National Safe Boating Week, May 18-24, Highlights the Importance of Always Wearing Life Jackets

Published on Thursday, May 23, 2024

PROVIDENCE, RI – Environmental Police Officers from the Rhode Island Department of Environmental Management (DEM) are teaming up with boating safety advocates across the United States and Canada to promote safe and responsible boating and consistent life jacket wear during National Safe Boating Week, which runs from May 18-24. Throughout the week, DEM’s Division of Law Enforcement (DLE) has increased water patrols, conducted boating safety inspections, and provided information on boating safety. Ahead of Memorial Day weekend, DEM is reminding boaters to prepare for the boating season by being responsible and wearing a US Coast Guard (USCG)-approved personal flotation device (PFD). 

"The key to safe boating is wearing a life jacket,” said Deputy Chief Michael Schipritt from DEM’s Division of Law Enforcement. “A person who suffers swimming failure or loss of consciousness will stay afloat wearing a life jacket but will drown without one. There is no time to put a life jacket on just before a boating accident – it’s no different than attempting to buckle your seat belt just before a car crash." 

National Safe Boating Week also is the official launch of the 2024 North American safe boating campaign. This year-long effort promotes safe and responsible boating and the value of voluntary life jacket wear by recreational boaters through the national theme, Wear It! The campaign reminds boaters of the importance of boating safely, boating sober, knowing navigational rules, and having a proper lookout. 

According to the US Coast Guard, drowning was the reported cause of death in 75 percent of all fatal boating accidents, and 85 percent of those who drowned were not wearing life jackets. Alcohol is the leading known contributing factor in fatal boating accidents. According to RI law, the limits (.08 blood alcohol content) and penalties are the same for driving and boating under the influence. Testing standards also are consistent. There are nearly 40,000 registered boats in Rhode Island.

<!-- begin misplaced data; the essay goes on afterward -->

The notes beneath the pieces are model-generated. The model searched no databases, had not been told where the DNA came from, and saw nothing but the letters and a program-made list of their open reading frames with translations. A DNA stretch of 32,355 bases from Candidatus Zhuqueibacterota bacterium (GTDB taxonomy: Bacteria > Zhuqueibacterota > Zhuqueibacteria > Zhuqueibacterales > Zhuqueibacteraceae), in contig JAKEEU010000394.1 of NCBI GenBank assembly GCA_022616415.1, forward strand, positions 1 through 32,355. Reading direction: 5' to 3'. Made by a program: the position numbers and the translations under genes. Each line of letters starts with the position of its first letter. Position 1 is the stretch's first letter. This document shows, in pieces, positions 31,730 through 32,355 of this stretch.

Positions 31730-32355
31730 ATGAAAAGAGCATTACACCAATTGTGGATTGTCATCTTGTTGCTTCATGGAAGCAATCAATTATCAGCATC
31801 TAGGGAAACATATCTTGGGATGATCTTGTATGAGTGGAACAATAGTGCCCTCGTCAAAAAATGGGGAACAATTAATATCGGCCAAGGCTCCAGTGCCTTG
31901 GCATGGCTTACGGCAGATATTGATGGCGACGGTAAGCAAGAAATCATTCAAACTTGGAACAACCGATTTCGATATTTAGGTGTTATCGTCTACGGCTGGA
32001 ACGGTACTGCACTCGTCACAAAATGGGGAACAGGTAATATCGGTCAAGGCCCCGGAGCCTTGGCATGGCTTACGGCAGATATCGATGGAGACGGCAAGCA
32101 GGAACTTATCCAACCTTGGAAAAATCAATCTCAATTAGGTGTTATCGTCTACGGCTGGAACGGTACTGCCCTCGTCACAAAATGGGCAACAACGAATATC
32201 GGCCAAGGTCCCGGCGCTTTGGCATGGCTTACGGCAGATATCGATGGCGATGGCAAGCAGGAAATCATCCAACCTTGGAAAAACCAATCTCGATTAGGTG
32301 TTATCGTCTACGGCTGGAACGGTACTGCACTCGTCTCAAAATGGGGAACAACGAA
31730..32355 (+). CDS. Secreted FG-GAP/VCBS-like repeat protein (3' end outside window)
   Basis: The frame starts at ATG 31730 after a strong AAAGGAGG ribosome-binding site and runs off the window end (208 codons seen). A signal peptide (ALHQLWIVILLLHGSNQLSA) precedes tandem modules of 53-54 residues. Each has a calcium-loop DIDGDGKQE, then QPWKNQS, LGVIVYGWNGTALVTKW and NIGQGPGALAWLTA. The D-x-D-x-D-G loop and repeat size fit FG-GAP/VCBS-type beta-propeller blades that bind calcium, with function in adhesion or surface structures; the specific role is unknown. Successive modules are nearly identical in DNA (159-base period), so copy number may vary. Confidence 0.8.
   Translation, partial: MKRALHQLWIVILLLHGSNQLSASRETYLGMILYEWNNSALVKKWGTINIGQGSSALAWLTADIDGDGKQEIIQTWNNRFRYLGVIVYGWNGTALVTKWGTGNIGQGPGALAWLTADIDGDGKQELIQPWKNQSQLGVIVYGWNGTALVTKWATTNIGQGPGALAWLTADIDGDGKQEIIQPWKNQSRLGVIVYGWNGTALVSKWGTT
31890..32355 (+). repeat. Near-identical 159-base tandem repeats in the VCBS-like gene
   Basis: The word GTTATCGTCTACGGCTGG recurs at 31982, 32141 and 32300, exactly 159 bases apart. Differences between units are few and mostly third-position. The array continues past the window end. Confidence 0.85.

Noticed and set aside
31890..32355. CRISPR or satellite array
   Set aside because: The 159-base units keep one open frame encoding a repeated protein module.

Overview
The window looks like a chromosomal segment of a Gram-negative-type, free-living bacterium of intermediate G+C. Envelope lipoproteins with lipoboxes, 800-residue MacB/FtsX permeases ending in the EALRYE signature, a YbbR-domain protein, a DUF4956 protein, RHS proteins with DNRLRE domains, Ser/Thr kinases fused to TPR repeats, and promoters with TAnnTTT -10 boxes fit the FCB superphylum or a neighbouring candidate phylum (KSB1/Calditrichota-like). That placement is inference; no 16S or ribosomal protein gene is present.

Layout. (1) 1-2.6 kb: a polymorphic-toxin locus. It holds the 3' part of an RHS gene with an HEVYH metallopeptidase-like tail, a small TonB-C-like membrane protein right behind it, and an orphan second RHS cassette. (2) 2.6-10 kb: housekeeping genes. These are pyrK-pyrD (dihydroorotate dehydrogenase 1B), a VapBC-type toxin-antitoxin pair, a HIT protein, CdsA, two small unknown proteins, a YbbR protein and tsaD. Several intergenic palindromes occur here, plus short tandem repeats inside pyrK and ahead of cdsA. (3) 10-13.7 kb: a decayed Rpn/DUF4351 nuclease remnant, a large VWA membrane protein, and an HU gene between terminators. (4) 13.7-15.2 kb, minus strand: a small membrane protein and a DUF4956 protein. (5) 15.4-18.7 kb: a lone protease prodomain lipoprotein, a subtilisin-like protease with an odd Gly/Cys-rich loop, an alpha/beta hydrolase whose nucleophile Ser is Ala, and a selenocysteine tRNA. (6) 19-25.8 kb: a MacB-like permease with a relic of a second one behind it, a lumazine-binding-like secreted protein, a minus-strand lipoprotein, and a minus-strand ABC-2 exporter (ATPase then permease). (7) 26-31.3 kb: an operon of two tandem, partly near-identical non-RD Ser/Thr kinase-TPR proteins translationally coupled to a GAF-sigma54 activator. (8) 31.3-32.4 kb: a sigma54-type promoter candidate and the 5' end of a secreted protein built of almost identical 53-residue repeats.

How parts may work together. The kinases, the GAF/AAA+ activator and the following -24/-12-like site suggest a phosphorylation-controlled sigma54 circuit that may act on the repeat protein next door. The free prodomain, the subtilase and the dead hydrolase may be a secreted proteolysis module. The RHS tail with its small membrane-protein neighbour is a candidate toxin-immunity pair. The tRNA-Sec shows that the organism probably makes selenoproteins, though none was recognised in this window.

Boaters should also be aware of the latest boating safety regulations, which were written to save lives. Violations could result in the imposition of a $100 ticket. The current PFD regulation states that all operators and passengers of canoes, kayaks, sailboards, kiteboards, paddleboards, and any other paddle craft must always wear a USCG-approved PFD while underway regardless of age. Another recent regulation that could prevent injuries and save lives is a restriction prohibiting anyone from riding on the bow of a powerboat unless it’s equipped with bow seats designed to accommodate passengers or from hanging their feet and legs over the top of the gunwale anywhere on the boat while underway.

Another rule requires boaters to slow down and move over when emergency vessels — such as USCG, firefighting, harbormaster, and DEM boats – are within 300 feet of the boater and have their emergency lights activated. A fourth regulation requires all fire extinguishers on boats to abide by their age expiration date. Typically, the date of manufacture is printed on the bottom of the fire extinguisher. The last new regulation relates to engine cut-off switch compliance. Specifically, the captain of a recreational boat that’s 26 feet long or less that’s equipped with an engine cut-off switch must use the switch if the boat is “on plane or above displacement speed.” Displacement speed is the speed at which the wavelength of a vessel’s bow wave is equal to the waterline length of a vessel. As boat speed increases, the wavelength of the bow wave also increases.

For information on Rhode Island boating laws, please visit For more information on DEM programs and initiatives, visit Follow DEM on Facebook, Twitter (@RhodeIslandDEM), or Instagram (@rhodeisland.dem) for timely updates.